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I'm typing in Microsoft Word, and it automatically separated the word T-shirt when it ran out of room:

blah blah blah, Lorem ipsum dolor sit amet, I have a T-

leaving just the letter "T" on one line. This doesn't look right to me at all, or for any compound, hyphenated word, yet basically all text boxes will split words at a dash on separate lines if needed. I would prefer:

I have a

I know it would be fine if I were splitting words in a narrow column, like the newspaper, but is there a rule about what you're supposed to do to words like this? Is my way always right, or Word's, or either? (How to get Word to actually stop doing it is a totally different question...)

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marked as duplicate by Mehper C. Palavuzlar, oerkelens, Edwin Ashworth, Centaurus, Drew Mar 21 '15 at 2:09

This question has been asked before and already has an answer. If those answers do not fully address your question, please ask a new question.

Incidentally, ctrl-shift-minus will provide a non-breaking hyphen. Yes, I said hyphen. – SrJoven Feb 27 '15 at 15:13
I don't understand how these questions are duplicates. This one is regarding words which are already hyphenated while the other discusses words which are not. I can find no examples on the other page which present the same room for ambiguity that is caused by 'T-shirt'. The answers may be the same but the question most definitely is not. – JMcF Aug 29 '15 at 17:53
up vote 2 down vote accepted

In a modern word processor with paragraph justification, there is rarely if ever any reason to split words between lines, unless they are truly giganto-sesquipedalian. A word like 'T-shirt' should never be split. How to get Word to act this way is a topic for another Stack Exchange.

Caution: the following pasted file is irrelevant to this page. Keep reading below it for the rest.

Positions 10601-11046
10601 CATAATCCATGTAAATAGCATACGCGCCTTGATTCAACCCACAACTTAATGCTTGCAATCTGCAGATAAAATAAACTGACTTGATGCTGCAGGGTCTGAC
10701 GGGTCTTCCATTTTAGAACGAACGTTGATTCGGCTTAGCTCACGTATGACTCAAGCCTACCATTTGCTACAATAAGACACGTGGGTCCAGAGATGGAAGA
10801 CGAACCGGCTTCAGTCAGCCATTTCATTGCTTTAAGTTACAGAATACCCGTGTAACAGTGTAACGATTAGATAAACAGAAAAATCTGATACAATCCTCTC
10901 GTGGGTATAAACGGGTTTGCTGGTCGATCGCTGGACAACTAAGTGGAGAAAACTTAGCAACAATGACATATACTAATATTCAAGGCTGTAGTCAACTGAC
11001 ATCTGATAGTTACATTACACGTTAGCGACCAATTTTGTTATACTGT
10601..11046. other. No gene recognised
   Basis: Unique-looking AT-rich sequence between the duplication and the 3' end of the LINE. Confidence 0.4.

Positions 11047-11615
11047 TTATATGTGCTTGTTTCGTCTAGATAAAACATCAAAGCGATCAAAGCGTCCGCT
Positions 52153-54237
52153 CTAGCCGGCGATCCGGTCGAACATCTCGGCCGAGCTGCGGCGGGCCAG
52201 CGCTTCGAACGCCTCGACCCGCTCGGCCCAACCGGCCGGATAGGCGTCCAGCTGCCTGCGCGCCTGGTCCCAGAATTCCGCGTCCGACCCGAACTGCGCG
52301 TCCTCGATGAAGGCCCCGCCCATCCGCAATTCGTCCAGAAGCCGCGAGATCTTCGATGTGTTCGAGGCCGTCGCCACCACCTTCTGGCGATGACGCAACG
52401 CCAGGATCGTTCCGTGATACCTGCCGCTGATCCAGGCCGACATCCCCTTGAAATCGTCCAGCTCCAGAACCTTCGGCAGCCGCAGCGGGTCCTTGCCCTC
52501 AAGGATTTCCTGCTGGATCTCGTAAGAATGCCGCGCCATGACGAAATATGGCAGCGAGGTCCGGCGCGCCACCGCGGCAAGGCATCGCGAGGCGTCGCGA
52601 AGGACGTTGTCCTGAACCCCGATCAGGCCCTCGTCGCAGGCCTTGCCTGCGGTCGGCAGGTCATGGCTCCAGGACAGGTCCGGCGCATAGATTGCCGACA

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I don't know whether it's normal, but I'd say it's incorrect, or at least ambiguous. T-shirt is not Tshirt. Splitting the word on the hyphen leads to ambiguity. It should be kept on one line to indicate that the hyphen is indeed part of the word.

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This is an interesting point in general, but it doesn't actually apply in this particular case. If there were no hyphen after the "T", you wouldn't even consider splitting the word directly after it, so there is no ambiguity. In other words, you can't confuse T-shirt with Tshirt, because the latter doesn't exist, and if it did, you wouldn't hyphenate it as T-shirt, much like you'd never hyphenate t-remendous or t-hrough. – RegDwigнt Aug 24 '10 at 13:44
How about "re-cover" meaning "to cover again"? In some contexts, reading it as "recover" could yield a sentence which had a semantically sensible, but incorrect, meaning. – supercat Aug 25 '14 at 21:41

I don't really understand your question - you mean "is it normal to hyphenate a word at a point where the word already has a hyphen?" I would think so, yes.

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I mean to separate the second part of the word onto the next line; I updated my example so hopefully you see what I mean – eds Aug 23 '10 at 2:01

When I was first learning to write in school, it was indicated to our class that if you start writing a word that is too long to fit on a line, and find you need to split it, the convention was to hyphenate between syllables, and move the second part of the word to the next line.

Long story short: yes, it is acceptable to do this with already-hyphenated words, or even to split and hyphenate long words to separate lines.

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The way to stop a text editor doing this is to use a special character called a "Non-breaking hyphen". That said, modern versions of MS Office don't seem to break at normal hyphens: Word 2007 keeps both halves of "T-shirt" or "auto-update" on the same line.

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yeah, I was hoping there was a non-breaking hyphen like a non-breaking space... however, Word 2007 isn't doing it automatically for me – eds Aug 24 '10 at 16:45

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